The dash layout is attractive, though, and it’s covered in a sustainable, ribbed material that brings a sense of warmth to the cabin. Other plastics feel a bit cheap, but it’s not a deal breaker – things are comfy and spacious, including the fake leather-covered front seats.
From the driver’s seat the instrument binnacle with its digital display is set high and quite a way away. That’s not a problem, but there is a hint of Peugeot’s iCockpit about it – set the steering wheel high and you’ll obscure the bottom of the display, raising your head to see over the wheel at what you might be missing.
Like Peugeot, Toyota has fitted a small diameter wheel, which is lovely to hold and makes the car feel a bit sportier than it might otherwise.
To the right in our car was a wide 12-inch infotainment screen that is the best yet we’ve seen in a Toyota and as good as anything in rivals – lesser models are likely to get an eight-inch screen, but they all have the expected smartphone connectivity. Heating and ventilation controls are, thankfully, separate, while a rotary gear selector sits on the centre console underneath with various other driving controls.
Behind that is a lidded home for your smartphone with wireless charging (a recipe for leaving your phone in the car in our book), a couple of cupholders and a lidded bin with sliding armrest for your elbow. There’s also a bit of storage underneath at the front, plus big door bins at the front and back.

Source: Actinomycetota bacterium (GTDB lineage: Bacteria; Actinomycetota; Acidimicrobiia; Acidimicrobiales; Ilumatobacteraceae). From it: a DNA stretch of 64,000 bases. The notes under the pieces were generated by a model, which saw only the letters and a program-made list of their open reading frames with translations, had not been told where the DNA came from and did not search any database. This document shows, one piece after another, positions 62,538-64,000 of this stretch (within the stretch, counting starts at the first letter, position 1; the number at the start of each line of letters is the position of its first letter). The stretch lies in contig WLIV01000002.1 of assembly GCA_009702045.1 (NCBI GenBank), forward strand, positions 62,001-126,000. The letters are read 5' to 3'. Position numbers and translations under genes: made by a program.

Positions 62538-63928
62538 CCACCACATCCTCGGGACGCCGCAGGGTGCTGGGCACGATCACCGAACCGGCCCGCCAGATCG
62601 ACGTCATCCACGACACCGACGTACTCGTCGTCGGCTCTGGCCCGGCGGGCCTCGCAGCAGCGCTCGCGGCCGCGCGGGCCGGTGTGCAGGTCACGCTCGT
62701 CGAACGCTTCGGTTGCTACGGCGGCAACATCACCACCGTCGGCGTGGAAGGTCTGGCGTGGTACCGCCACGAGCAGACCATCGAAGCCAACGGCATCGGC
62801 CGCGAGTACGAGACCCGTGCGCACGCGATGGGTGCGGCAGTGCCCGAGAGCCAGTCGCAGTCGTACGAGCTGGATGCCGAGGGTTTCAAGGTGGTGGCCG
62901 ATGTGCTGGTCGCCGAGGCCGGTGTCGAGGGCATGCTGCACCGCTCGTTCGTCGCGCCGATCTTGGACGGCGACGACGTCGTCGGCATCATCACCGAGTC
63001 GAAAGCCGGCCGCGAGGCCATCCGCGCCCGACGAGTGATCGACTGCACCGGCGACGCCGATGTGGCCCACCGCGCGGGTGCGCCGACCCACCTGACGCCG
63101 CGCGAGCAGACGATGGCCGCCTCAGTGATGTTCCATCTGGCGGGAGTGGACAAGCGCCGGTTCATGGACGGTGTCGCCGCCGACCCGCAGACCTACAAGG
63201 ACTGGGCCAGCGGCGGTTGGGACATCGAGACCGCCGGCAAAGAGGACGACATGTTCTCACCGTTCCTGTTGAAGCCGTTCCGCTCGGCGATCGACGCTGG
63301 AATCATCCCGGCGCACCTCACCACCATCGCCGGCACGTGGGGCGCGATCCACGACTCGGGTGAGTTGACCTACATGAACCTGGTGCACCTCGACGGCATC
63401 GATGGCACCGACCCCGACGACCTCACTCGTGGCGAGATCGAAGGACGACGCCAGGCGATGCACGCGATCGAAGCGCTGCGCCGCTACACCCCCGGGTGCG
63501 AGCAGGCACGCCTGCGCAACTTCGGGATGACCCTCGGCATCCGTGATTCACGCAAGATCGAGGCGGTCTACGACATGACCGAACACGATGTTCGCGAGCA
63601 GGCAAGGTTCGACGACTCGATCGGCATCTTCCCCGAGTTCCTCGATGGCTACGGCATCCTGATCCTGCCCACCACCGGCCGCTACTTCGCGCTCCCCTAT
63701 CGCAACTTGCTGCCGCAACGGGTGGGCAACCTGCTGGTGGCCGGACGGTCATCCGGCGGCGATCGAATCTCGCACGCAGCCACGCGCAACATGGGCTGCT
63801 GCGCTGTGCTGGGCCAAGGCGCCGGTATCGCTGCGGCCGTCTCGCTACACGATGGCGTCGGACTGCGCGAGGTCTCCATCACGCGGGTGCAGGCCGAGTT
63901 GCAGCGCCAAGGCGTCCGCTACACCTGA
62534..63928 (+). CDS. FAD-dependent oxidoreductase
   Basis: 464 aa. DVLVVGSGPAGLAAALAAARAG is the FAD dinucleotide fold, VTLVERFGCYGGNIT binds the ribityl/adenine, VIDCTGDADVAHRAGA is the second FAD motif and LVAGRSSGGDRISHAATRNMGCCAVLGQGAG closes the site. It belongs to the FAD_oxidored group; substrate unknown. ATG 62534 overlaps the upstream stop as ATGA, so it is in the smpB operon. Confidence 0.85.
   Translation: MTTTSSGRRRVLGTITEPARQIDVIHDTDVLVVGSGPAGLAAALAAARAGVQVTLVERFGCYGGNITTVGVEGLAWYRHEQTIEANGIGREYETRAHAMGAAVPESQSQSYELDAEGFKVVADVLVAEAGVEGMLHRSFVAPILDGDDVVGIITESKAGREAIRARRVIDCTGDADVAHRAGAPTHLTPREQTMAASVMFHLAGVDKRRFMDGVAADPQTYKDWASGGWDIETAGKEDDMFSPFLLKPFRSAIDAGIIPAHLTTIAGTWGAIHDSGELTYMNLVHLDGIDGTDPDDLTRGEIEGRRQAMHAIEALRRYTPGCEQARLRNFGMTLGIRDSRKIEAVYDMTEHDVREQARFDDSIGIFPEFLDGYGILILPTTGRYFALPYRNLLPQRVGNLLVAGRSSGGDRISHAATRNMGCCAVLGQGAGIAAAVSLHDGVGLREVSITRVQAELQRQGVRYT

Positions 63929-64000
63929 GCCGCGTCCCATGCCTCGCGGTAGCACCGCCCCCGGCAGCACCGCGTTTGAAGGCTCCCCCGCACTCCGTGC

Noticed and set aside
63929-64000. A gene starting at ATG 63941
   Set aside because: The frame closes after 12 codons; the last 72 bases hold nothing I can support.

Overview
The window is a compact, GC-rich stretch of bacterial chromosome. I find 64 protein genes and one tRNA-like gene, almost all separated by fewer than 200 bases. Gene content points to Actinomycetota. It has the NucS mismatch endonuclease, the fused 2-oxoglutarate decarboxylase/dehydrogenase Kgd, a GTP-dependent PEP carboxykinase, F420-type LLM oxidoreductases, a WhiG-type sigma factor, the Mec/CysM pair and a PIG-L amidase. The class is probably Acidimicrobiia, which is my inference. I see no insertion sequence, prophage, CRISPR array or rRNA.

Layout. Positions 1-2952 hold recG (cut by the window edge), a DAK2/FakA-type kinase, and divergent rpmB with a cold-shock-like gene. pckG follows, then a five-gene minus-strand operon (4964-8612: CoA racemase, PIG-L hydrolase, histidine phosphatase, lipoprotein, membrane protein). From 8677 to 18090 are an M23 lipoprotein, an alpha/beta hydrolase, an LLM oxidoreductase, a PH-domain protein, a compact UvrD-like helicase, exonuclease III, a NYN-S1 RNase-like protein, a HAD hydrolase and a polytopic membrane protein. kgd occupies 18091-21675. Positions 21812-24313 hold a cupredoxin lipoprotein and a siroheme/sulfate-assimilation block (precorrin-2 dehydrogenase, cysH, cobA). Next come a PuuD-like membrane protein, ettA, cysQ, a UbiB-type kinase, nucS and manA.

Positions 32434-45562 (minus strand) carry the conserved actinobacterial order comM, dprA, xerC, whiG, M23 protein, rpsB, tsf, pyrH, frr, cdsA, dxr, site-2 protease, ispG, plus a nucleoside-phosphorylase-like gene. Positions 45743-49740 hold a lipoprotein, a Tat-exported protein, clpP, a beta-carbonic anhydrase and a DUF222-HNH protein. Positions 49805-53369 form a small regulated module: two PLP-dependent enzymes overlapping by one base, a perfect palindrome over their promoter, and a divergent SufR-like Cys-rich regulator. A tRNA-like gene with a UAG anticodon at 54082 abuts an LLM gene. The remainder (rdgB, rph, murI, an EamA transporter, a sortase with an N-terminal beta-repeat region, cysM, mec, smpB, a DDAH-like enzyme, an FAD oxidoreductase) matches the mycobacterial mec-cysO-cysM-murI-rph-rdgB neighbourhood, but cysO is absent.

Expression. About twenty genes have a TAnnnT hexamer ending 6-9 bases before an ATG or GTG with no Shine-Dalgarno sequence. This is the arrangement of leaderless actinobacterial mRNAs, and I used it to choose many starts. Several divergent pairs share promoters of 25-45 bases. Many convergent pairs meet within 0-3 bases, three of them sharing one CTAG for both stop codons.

It’s when the bZ4X turns a wheel, though, that it’s at its most impressive. Although the bare numbers don’t look hugely impressive – 0-100km/h in 7.5 seconds for the front-drive car and 6.9sec with all-wheel drive – the bZ4X feels quicker than that with an intoxicating kick of acceleration when you put your foot down at pretty much any speed. It’s accompanied by little more than the whoosh of air passing the handily large door mirrors.
There’s also a dynamic edge, in keeping with Toyota’s new-found fun philosophy that’s filtered down from its GR models. The steering has a nice weight to it and feels reasonably direct, helped by the wheel’s small size. Next year you’ll be able to specify a drive-by-wire steering system with a butterfly-shaped yoke instead of a wheel.
McPherson struts at the front with trailing arm suspension at the back combine with the low centre of gravity to keep the car flat and stable through corners. Passengers might not notice how much fun the driver is having behind the wheel.
Perhaps most impressive, though, is the ride. Even over some pretty broken roads, the bZ4X does its best to smooth things out. It can’t irradicate the worst bumps completely, but for a sizeable SUV weighed down with heavy batteries and riding on 20-inch wheels, the ride is remarkably unfussed.
Given the big wheels and tyres, road noise is minimal, too. On the motorway, there’s only the rush of wind around those mirrors to disturb the peace, although you’ll probably be enjoying the decent JBL sound system too much to notice.
All-wheel drive cars come with X-MODE off-road settings and grip control to limit speeds up and down steep slopes. Our brief tests revealed more off-road ability than rivals, but we doubt too many drivers will take their bZ4X mud-plugging. They may pull a trailer, though, and the optional Towing Pack enables the car to pull up to 750kg.
Toyota’s first electric car is a good one. It may be no more of a head-turner than rival EV SUVs, but the way it drives will get people talking. It’s super-comfortable and has plenty of space inside, it’s well made and comes with plenty of tech. It’s not the cheapest electric SUV on the block, but with Toyota’s reputation for reliability, this is one of the most appealing new EVs you can buy.
|Model:||Toyota bZ4X AWD|
|Battery/motor:||71.4kWh battery with front and rear 80kW electric motors|
|Transmission:||Single-speed automatic, four-wheel drive|
|Range:||Up to 460km|
|On sale:||2023 (Australia)|